But of course I had to add more thread painting and whiskers.
Initially I made whiskers by burning felt and stretching it and painting gesso on them, but in the end I used my cat’s found whiskers and eyebrows (I’d been saving). I’m still waiting for a couple more eyebrows. I haven’t decided yet, if that is clever or gross!
I’ve been looking at it too long and see all that could be better but it has been a fun project; from painting the fabrics to making the pattern, and stitching it…and as always I learned a lot. When I have the hanging dowel ready I’ll share a photo of the finished piece.
REMINDER – I have a giveaway going on; if you are interesting in entering but haven’t yet, please check out last weeks blog post for details. Be sure to tell me you want to be entered (in the comments of that post), so I’ll know you want to be entered.
It’s interesting to me how time can seem to go by slowly and other times so quickly.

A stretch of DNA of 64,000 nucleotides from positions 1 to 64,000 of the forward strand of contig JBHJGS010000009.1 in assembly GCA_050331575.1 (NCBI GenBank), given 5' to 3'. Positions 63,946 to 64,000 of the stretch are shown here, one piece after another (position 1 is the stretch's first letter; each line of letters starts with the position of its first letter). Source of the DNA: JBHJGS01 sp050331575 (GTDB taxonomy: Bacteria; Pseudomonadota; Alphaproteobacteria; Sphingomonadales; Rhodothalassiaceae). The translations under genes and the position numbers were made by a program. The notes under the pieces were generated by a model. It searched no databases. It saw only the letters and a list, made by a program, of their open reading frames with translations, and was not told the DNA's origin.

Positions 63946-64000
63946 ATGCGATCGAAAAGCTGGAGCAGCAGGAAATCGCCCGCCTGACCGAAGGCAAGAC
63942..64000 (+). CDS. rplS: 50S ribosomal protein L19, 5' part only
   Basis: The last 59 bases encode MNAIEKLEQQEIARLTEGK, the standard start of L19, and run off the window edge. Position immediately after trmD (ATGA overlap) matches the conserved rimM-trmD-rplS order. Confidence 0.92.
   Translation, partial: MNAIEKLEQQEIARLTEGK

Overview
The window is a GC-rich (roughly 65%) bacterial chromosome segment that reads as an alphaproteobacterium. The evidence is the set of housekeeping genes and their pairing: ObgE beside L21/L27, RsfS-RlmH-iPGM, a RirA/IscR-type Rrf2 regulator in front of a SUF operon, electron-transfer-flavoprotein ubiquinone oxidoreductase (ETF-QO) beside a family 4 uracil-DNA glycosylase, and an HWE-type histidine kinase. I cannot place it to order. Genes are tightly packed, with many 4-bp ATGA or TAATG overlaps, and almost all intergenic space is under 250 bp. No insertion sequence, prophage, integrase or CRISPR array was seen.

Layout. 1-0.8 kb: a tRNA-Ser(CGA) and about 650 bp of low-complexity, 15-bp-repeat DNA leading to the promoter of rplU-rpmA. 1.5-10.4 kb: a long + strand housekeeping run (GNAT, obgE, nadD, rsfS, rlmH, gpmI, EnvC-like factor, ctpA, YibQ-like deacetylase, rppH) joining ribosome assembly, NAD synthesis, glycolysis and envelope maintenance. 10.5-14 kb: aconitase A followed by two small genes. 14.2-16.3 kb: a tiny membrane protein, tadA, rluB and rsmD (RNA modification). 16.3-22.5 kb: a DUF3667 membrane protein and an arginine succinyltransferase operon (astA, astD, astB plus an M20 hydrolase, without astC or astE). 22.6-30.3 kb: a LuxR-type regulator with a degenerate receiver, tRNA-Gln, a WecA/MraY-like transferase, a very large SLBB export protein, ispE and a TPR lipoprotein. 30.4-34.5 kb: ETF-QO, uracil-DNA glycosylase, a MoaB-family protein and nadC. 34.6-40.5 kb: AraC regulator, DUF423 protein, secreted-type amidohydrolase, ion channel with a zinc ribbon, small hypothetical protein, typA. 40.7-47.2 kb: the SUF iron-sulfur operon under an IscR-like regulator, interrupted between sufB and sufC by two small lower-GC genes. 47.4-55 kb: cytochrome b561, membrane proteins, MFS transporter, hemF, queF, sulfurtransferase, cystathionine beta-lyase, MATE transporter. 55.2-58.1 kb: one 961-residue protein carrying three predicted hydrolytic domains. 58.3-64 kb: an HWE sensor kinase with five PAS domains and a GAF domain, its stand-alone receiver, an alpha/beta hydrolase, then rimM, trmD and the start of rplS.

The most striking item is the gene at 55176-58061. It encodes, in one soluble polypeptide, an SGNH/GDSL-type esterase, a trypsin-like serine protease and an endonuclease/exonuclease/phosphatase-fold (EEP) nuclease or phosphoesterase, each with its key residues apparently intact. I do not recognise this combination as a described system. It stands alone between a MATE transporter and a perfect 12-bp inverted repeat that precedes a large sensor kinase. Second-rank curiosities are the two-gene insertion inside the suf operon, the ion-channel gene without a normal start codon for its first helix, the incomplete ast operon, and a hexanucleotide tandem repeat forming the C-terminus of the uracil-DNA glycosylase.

I was exciting to be trying some new things (for me anyway) on the gel print plate. I made one print and for some reason decided to clean my plate; nothing would work, I mean nothing! So after hours of trying I grabbed my sewing machine oil (I didn’t have baby oil), and first trying a wipe but later switched to a dish cloth, I was able to get it pretty much clean. I sure hope it still works when I try more.
Here is the print – Jacquard Textile Color on cheesecloth. For it being a quickie, I’m happy with it.
So time got away from me and I couldn’t print anymore, for now.
I’ll share a few more of my older quilts, apologies for some of the photo quality.